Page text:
MBR-2bis Late production version. Enclosed cockpit, dorsal turret, larger pointed fin and rudder, beefed-up structure. One 860 hp AM-34NB engine in new oval nacelle shape. Later production with increased fuel capacity.
MBR-2/M-17b Alternative designation for early production MBR-2.
MBR-2/AM-34 Alternative designation for MBR-2bis.
MBR-2/M-34FN Projected version of MBR-2bis with M-34FN engine. Not built.
MBR-2/M-103 Designation for modernised version of MBR-2bis with M-103 engine. One conversion in 1937. No production due to lack of engines.
MBR-2 VU Several dozen MBR-2 converted for co-operation with torpedo boats. 5-seater with extra cabin for radio operators.
MBR-2bis VU Several MBR-2bis converted for co-operation with torpedo boats. 5-seater with extra cabin for radio operators.
MBR-2 One-off staff transport conversion. 1936. Eight seats.
MBR-2 Several dozen M-17B engined versions upgraded with MBR-2bis-style tail.
MP-1 6-passenger civil transport version of MBR-2. Enlarged porthole windows, sound-proofed cabin, bow gun position faired over, boarding hatch in place of rear gun position. One 500 hp M-17B engine.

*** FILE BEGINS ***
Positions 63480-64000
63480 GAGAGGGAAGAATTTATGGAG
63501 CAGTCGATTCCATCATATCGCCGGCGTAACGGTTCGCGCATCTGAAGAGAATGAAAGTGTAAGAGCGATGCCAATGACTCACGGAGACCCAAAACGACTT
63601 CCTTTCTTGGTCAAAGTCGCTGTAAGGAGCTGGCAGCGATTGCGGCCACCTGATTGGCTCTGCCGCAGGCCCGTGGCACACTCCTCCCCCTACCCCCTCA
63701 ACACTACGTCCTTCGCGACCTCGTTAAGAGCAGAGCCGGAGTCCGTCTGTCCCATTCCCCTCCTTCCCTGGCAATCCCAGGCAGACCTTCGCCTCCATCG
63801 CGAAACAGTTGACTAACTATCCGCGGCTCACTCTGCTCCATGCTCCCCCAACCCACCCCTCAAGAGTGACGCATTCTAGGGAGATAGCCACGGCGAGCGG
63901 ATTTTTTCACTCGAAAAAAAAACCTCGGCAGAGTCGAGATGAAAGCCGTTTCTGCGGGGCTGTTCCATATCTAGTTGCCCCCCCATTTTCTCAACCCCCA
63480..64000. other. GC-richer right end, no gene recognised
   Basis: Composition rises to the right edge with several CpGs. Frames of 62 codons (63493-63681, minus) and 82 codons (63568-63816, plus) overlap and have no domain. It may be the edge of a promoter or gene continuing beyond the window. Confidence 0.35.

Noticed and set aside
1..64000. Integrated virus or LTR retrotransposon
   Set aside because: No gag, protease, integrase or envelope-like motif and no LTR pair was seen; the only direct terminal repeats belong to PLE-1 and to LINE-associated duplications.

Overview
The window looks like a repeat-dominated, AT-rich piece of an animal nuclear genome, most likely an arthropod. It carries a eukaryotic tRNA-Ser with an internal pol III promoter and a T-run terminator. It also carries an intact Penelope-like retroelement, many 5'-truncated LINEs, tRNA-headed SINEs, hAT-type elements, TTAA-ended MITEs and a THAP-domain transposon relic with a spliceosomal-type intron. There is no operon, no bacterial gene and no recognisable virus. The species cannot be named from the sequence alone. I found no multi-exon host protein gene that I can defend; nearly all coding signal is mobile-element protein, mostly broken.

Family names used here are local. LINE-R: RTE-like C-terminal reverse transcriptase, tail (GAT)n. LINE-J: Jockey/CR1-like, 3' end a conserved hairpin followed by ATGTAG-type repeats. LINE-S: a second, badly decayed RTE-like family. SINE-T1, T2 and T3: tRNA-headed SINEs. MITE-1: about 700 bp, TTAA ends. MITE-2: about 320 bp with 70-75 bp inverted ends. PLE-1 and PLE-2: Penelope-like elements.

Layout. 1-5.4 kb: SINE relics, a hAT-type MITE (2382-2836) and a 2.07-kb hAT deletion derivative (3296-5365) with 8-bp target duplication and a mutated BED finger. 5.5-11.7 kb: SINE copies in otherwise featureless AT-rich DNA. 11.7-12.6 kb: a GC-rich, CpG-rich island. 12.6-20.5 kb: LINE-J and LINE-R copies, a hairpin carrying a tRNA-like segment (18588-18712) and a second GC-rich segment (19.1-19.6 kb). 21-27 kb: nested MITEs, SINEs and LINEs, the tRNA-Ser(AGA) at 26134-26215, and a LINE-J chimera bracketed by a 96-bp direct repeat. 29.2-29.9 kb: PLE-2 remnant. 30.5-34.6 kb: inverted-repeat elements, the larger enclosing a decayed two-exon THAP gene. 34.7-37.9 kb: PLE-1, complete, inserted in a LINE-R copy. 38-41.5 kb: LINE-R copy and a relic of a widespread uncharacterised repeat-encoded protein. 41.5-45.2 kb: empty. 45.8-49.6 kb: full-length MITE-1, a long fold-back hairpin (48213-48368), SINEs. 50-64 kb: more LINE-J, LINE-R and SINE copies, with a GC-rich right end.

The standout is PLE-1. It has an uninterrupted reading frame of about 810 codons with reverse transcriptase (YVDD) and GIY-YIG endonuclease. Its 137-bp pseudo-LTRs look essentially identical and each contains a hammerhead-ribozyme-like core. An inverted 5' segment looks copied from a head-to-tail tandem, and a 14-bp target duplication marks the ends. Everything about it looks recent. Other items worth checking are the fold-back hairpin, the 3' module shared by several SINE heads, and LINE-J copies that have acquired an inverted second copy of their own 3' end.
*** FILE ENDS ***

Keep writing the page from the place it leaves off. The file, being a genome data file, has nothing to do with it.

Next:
MP-1 Photo survey version – at least 2 converted.
MP-1T Civil freighter (Tranportny) version of ex-military MBR-2. Strengthened cabin floor and freight loading hatch added. Armament deleted. One 500 hp M-17B engine.
MP-1bis Civil transport version of MBR-2bis. Armament deleted. One 750 hp AM-34B engine.
MP-1bis Photo survey version – at least 7 converted.
MP-1Tbis Civil freighter (Tranportny) version of ex-military MBR-2bis. Strengthened cabin floor and freight loading hatch added. Armament deleted.
MBR-7 Alternative designation for MBR-2/M-103.
Be-2 Designation erroneously attributed to MBR-2bis – actually it was the KOR-1.
Mote ASCC reporting name assigned for use by NATO in 1954.
Passenger transport MP-1bis with fuselage
windows. (photo, via author)


Key Dates:
1930?    Soviet Government issues official requirement for an aircraft to replace the S.62bis
May 1931    Design for TsKB-25 initiated.